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The 172.5ha of Douglas fir on the slopes above Millbrook Golf Resort, near Arrowtown, was established as a commercial forest between 1984 and 1996.
It was due to be logged over 12 years from 2029 but is now viewed as a significant seed source contributing to the wilding pine problem on neighbouring indigenous tussock grassland.
The suggestion it should be felled early attracted both support and criticism from various nearby landowners.
Some claimed a regional strategy to tackle the seed problem needed to be in place first and others questioned the economic sense of the decision.
But Queenstown councillors agreed the logging should be brought forward, and adopted the Coronet Forest Management Plan 2017 in August last year.
Dr Thunes Cloete, QLDC general manager community services, said an outline of the operation has now been prepared.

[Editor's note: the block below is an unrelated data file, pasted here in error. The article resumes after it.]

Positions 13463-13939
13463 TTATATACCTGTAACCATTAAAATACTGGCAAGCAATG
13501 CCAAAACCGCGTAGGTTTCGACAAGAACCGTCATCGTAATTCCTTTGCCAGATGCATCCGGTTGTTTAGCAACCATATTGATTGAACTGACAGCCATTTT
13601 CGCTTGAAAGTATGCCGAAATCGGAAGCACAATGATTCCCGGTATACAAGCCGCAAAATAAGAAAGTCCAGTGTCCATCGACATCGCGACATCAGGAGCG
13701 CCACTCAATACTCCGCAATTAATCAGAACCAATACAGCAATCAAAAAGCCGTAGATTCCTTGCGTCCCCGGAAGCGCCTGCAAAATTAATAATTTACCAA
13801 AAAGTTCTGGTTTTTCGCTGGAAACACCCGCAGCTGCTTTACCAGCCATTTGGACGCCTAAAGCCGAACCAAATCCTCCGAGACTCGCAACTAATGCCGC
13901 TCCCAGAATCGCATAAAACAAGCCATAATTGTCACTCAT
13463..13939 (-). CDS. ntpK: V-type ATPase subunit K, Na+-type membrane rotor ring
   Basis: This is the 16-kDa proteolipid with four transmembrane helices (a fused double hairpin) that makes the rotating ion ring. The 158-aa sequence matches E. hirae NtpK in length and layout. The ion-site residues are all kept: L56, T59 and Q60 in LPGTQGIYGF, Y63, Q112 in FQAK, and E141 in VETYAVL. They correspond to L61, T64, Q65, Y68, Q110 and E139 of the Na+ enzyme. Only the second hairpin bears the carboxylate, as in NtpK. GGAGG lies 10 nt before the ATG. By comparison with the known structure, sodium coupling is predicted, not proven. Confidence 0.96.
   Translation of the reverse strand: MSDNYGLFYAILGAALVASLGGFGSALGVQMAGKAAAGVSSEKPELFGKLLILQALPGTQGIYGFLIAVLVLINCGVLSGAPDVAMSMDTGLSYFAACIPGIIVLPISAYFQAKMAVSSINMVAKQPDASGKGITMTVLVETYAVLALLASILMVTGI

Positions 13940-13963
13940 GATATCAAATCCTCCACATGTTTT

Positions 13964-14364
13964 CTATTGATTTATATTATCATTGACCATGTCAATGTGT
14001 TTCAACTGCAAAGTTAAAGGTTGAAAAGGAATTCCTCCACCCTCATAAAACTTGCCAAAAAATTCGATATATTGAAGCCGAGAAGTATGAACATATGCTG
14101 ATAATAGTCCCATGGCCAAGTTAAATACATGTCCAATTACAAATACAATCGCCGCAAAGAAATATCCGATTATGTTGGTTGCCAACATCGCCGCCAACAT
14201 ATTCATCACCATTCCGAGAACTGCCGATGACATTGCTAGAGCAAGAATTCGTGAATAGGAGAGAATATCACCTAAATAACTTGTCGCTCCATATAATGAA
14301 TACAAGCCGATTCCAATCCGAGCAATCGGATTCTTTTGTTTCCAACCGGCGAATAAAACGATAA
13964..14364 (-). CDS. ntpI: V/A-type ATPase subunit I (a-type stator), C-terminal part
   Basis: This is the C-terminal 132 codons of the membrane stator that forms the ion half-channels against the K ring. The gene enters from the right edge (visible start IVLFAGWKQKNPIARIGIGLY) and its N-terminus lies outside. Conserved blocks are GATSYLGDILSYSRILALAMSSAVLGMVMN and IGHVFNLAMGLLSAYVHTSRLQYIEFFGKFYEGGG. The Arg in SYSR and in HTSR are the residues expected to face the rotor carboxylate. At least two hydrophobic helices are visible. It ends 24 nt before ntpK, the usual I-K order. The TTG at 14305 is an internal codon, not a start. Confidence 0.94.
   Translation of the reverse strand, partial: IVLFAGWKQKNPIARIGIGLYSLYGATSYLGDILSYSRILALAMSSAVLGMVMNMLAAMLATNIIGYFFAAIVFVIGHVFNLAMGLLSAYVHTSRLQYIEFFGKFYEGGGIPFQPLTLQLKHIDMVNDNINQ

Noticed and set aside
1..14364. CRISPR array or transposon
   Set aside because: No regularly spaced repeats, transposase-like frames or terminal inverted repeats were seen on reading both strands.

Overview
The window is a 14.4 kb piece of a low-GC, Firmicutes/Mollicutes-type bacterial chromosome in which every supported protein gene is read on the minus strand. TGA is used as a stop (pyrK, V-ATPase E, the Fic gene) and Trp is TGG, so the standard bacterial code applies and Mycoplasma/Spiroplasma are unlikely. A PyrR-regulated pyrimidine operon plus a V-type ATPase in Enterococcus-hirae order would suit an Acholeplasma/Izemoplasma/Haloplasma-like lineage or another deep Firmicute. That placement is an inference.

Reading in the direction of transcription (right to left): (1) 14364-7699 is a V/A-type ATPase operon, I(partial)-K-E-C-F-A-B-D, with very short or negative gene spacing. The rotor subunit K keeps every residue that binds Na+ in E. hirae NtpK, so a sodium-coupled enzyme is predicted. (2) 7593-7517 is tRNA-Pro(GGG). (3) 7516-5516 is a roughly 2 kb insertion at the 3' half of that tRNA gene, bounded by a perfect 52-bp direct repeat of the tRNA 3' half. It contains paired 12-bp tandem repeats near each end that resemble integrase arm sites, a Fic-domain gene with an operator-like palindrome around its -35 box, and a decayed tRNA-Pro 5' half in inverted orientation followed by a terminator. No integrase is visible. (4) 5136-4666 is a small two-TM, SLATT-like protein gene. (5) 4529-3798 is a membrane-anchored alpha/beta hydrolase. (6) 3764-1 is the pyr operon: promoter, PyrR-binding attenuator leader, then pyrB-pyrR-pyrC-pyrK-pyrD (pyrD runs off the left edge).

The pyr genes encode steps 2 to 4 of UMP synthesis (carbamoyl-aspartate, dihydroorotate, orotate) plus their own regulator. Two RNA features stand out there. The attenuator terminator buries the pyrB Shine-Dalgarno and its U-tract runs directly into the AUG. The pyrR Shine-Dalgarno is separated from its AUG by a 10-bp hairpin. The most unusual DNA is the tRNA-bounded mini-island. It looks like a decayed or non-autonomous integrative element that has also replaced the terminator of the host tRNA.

''This plan contains details of the early harvest and revegetation programme which helps address the wilding pine problem and returns a large area of local landscape to native planting.
''QLDC acknowledges that this decision, although necessary, has seen some resistance. But as well as being a good return on investment the goal is to protect our local natural environment for generations to come.''
Coronet Forest is owned by QLDC and Central Otago District Council (CODC) under a joint venture arrangement. CODC has agreed to the early felling of the forest.
Briana Pringle, QLDC senior parks & reserves officer (forestry), confirmed QLDC had appointed P.F. Olsen Ltd to manage the harvest.
''Our next step in the process is to engage suitably qualified and experienced contractors to undertake harvesting, roading and log cartage services for the harvest.
''We will be doing this over the next few months.''
Funding for the revegetation programme was confirmed as part of the 2018-28 10-year plan by QLDC at its June 2018 meeting.
The draft plan in 2017 attracted 86 submissions, of which 72 (84%), were in support. Public consultation in 2016 found 86% of submitters supported the early harvest.